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Spring Cleaning Your Garden

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Published February 20, 2018

After a long, cold winter it’s finally time to step back into the garden, but “Where to begin?” you might ask. Spring cleaning your garden is an important step for getting your plants off on the right foot. We’re going to go through some steps that should help get your growing year off right.

Clean Up

Once the threat of frost has passed, remove any winter protections you may have installed around shrubs and trees. Afterwards, go around to your plants and gently remove the layer of leaves and general debris that has accumulated around the base throughout the previous year. This step allows your plants to have some breathing room, and prevents pests and disease from taking hold in the new year.

spring debris clearing

Before and after clearing last year’s debris from around the base of a shrub


Clean House

Your next spring cleaning step is to go around to your trees and shrubs and remove any dead branches that fell victim to the winter. Much like the debris from below the plant, dead branches can easily become a den for pests and disease. If you’re unsure whether a branch is dead, try the scratch test (see picture below). Scratch an area of the suspect branch with your fingernail or a tool. If the scratch reveals green, the branch is alive. If the scratch is difficult to do, and reveals brown underneath, the branch is dead. Alternatively, you can try to bend back branches that are less than the size of a pencil. If it snaps, it’s dead. If it bends, it’s alive.

scratch test

A scratch test on a healthy, dormant hydrangea.

Now is also the time to remove any shrubs that died over the winter. If you’re interested in some further reading on this, Click here.


Clean Cut

Use this time to prune back shrubs that bloom on new growth, such as buddleia or crape myrtles. Trim these shrubs down to the ground if you like, they’ll still bloom in spring.

Trim any leftover perennial foliage down to their crowns. Crowns are where the stems and leaves meet the plant’s roots, and they generally reside around an inch below the surface. This will allow for an optimal flush with the return of spring weather.

Trim roses back by 1/3 for more compact, densely foliated growth.

Don’t prune shrubs that bloom on old growth, such as summer blooming hydrangeas. Pruning these in Spring will prevent them from blooming until next year. For a more in-depth look at pruning different types of Hydrangeas from The Spruce, Click Here.


Make your Bed

Now is a good time to turn the top layer of soil in your garden with a spade or a rake. Be gentle to avoid damaging your plants. Turning the soil allows for microorganisms to receive more oxygen, which makes for healthier plants. After this step, adding a layer of compost in your garden can also help to provide plant food for months to come and contribute to the richness of the soil.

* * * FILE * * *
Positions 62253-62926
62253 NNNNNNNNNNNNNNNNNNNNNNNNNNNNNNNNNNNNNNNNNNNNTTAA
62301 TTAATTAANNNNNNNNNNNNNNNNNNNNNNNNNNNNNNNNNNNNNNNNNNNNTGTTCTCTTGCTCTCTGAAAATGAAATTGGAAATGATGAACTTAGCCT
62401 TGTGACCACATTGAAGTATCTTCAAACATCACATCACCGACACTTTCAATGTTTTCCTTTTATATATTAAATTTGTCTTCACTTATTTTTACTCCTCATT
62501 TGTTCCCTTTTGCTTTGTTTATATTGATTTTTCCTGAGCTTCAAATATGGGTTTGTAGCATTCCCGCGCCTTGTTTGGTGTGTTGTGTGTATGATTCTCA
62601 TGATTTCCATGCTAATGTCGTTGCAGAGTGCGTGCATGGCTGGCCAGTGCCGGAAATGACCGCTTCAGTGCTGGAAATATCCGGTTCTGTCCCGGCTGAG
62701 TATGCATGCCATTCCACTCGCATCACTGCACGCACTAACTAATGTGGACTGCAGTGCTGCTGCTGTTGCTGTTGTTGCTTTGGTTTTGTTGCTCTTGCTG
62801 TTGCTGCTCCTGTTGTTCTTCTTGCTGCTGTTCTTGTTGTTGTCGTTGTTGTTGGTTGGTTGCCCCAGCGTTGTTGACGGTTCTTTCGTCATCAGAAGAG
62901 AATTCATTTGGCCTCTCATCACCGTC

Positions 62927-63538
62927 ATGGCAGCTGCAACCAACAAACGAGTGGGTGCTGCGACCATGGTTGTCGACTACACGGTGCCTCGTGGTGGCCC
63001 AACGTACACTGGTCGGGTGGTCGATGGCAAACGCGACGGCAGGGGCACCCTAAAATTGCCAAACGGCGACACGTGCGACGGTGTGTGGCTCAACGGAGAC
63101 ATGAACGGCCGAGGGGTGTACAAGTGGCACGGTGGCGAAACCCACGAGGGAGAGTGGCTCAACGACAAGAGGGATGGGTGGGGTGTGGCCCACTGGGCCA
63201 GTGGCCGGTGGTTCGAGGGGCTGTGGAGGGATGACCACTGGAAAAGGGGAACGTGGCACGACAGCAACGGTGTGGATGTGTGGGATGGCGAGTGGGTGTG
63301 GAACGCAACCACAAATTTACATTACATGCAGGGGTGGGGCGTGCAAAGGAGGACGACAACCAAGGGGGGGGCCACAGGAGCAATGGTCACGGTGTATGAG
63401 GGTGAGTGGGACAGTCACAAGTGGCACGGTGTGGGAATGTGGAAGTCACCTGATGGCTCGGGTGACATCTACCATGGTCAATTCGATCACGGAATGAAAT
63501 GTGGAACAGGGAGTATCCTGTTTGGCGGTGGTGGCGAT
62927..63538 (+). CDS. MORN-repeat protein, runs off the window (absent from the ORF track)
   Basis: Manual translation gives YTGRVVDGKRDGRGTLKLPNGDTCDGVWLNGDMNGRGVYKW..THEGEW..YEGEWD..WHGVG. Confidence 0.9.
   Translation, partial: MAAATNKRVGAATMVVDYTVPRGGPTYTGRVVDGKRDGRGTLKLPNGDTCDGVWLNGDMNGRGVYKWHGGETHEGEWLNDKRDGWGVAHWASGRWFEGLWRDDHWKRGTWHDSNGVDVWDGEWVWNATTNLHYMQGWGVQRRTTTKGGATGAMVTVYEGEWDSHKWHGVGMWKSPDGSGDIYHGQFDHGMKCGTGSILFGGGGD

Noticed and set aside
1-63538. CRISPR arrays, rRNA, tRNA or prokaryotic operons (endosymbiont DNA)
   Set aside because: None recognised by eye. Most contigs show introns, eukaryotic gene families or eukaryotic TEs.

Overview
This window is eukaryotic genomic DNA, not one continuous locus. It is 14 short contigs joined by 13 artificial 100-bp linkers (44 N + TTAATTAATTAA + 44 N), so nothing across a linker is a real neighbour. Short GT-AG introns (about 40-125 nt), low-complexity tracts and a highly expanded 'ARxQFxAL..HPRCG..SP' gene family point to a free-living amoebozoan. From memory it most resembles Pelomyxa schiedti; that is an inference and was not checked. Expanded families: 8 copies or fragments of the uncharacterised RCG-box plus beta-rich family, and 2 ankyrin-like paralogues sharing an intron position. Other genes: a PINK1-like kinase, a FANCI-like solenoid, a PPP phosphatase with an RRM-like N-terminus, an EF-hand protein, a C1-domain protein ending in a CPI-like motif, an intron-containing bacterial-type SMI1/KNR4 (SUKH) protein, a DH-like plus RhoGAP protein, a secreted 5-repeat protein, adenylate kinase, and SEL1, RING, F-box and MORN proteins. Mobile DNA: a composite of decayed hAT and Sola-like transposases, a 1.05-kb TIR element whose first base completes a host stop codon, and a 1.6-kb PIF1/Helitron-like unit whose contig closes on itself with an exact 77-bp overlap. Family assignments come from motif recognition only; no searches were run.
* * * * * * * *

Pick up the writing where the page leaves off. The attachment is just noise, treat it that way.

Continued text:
Find out what soil pH your plants thrive in and then test the soil beneath them. If it needs to be more acidic, add some elemental sulfur. If it needs to be more alkaline, add some ground limestone. This will ensure your plants are ready to hit the ground running once spring is in full swing.


After Spring Cleaning Your Garden…

Now that your landscape is ready for the new season, watch as your prep work pays off in spades. This the perfect time to turn to more important things…namely, what you’re going to plant this year!

Thanks for reading, and please don’t hesitate to Contact Us if you have any questions. May your spring growing season be fruitful!

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2 comments on “Spring Cleaning Your Garden”

  1. I have a question about the many groups of “Red Hot Pokers” out in my yard that this year were killed back in clumps of dead looking mounds. I feel that I should try to open the clumps, being careful to not simply pull the long leaves away. Hoping that I will find good living plant in under the dead mounds. Is this what I must do to let out new growth so that it will get sunshine ? Hoping that the plant is not all dead !!! Thank you for any help you can share with me.

    1. Hello Brenda! You can cut off any old foliage above the ground from last year, but you shouldn’t need to do anything else beyond that. Those mounds of dead foliage actually protect the inner living plant from the cold. The new growth will be able to force itself through when it’s ready. I don’t know where you’re located, but we had a particularly cold winter this last year. Especially cold winters can often make perennials return surprisingly late. They may just need some time. If you don’t see any signs of life in a couple months, you may want to start investigating beneath the surface for living root systems.